Tommy Bowe has hit the heights in international rugby this season — and puts it down to his background in another sport.
Bowe, who jets off at the weekend to South Africa on the Lions tour, was a promising Gaelic footballer with his club Emyvale as well as the Monaghan minor team before he had to decide which sporting road to follow.
But 25-year-old is the first to admit that Gaelic football was the foundation upon which his rugby skills were built.
“I really enjoyed Gaelic football. I played quite a bit of Gaelic up until I was about 18,” he said.
“I played for my local parish and under age for Monaghan as well. Gaelic football was very much the main game in Monaghan.
“I used to play rugby in the winter and Gaelic in the summer. But I was asked to train with the Monaghan minor team in the winter and that’s when I had to choose between the sports. I am very happy with the decision I made. It was always going to be rugby for me — it was my main love.
“Playing Gaelic has been a massive help to my rugby career. It improved my hand/eye co-ordination and many Gaelic skills are very valuable in rugby.
“Obviously Gaelic football is massive in Ireland but, in rugby, to know you might have the chance to play a sport professionally is a great incentive and provides huge motivation.
“To get paid to play a sport that you love is fantastic. It must be difficult for some of the Gaelic players, combining their sport with a full-time job.”
Bowe has had a tremendous season at international level, playing a key role in Ireland’s first Grand Slam in 61 years, culminating in selection for the Lions.
“I’m really looking forward to going away with the Lions. It was great to get picked.
“It’s been a fantastic season with Ireland. To win the Grand Slam was way beyond our expectations — a dream come true,” said the flying wing, who left Ulster last year to join Welsh kingpins the Ospreys.
“It’s been a disappointing season with the Ospreys on the pitch because they are a club with high ambitions. To finish the season empty handed was a big disappointment.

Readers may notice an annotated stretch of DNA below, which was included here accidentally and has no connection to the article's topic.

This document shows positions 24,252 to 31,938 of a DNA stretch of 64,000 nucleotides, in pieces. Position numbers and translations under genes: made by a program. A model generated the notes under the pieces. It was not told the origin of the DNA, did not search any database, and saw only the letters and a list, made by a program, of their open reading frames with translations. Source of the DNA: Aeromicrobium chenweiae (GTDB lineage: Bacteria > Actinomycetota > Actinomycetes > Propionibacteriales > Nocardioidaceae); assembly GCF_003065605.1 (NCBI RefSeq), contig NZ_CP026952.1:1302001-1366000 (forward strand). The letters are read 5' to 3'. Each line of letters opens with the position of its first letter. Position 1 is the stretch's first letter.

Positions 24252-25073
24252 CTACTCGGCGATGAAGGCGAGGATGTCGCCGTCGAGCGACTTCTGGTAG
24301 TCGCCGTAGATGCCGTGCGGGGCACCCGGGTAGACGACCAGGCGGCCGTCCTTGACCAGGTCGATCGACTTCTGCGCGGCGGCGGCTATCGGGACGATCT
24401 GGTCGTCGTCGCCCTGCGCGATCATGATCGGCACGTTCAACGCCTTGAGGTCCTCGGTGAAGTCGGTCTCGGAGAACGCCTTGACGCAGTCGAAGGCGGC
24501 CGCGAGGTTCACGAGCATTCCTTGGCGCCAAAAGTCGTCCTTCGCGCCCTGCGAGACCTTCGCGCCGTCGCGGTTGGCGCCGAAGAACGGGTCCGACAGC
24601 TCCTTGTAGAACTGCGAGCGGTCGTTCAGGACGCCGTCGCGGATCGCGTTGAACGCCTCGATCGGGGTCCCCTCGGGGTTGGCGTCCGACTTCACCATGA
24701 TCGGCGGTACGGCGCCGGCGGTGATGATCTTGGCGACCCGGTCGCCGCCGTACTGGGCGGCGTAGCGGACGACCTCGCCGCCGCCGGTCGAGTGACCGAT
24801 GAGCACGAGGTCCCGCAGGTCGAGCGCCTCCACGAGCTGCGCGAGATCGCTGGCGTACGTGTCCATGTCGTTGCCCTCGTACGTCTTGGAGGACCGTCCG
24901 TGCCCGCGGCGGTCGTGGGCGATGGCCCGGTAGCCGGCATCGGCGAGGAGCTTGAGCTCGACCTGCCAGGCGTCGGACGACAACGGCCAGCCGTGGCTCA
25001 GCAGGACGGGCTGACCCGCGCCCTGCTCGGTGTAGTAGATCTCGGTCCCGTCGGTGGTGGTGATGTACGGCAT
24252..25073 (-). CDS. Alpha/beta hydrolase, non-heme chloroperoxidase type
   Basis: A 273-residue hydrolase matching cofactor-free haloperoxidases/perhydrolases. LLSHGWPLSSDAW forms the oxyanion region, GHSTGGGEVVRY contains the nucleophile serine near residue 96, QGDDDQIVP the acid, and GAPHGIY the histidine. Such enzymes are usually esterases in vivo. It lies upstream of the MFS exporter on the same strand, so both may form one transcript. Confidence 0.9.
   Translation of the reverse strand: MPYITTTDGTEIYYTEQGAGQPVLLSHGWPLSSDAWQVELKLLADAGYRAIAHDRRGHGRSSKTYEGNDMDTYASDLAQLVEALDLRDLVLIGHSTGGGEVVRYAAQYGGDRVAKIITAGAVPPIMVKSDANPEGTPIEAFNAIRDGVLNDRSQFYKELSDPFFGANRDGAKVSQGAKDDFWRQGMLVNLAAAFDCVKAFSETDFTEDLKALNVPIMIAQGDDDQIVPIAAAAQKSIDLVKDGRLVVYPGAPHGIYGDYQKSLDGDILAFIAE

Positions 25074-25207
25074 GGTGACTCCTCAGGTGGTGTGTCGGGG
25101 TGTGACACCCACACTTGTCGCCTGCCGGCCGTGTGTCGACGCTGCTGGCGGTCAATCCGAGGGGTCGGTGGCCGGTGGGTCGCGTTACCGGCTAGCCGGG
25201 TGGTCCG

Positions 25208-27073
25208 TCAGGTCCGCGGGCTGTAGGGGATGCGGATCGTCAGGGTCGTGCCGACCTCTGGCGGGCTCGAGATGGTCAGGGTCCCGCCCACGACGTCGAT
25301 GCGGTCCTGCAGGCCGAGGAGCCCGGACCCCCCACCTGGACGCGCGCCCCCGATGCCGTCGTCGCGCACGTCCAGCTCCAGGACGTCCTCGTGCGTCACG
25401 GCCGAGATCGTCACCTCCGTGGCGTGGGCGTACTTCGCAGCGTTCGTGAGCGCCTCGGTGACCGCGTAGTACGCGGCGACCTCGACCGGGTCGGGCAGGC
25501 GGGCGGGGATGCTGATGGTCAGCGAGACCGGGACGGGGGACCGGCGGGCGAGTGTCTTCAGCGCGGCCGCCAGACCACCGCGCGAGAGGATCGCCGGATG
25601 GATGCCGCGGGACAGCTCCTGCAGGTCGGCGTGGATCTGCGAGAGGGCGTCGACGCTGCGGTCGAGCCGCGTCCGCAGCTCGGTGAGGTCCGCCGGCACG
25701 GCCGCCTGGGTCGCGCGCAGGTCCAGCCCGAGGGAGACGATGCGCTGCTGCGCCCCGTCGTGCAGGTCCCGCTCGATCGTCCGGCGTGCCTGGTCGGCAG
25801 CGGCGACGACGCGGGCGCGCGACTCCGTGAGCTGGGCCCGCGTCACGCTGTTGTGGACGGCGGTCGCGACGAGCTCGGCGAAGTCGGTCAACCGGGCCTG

“But off the pitch everything has gone well and I’ve enjoyed life in Wales.
“It’s a change from playing for Ulster but the various aspects of professional rugby are going to be pretty similar wherever you go.
“It’s more a lifestyle change, living in a new city — Swansea — instead of Belfast. I’ve one more season left on my contract but I’m very happy where I am at the moment.
“There’s a good bunch of fellas at the Ospreys and I’ve settled in well. There was plenty of banter after Ireland beat Wales to win the Grand Slam!” he said.
And Bowe now turns his attention to the Lions tour, with the first game on Saturday week and the first Test on June 20.
“I’ve never played against South Africa at Test level so that’s going to be something very different for me.
“I’m expecting pretty much what you’d expect from any southern hemisphere international team — very hard games.
“I think it will be the hype around the Lions Tests which set them apart from other big games. That will be a real eye opener. The Lions have become almost a tourist attraction wherever they have gone over the years,” he added.
After the Lions tour, achieving back to back Grand Slams is the huge challenge facing Bowe and Ireland.
He said: “We don’t want to stand still and just be content. In a sense we have underachieved over the last few years. In the past we have got ourselves into the position to win Grand Slams and Six Nations but haven’t managed to do it.
“Now that we have done it, the pressure is off in a way. But obviously the pressure will build up ahead of next year’s Six Nations with people perhaps expecting us to win the Grand Slam again.
“But it’s only right that there should be high hopes and a mood of expectancy.”
Here’s hoping that the Lions, and Ireland, produce.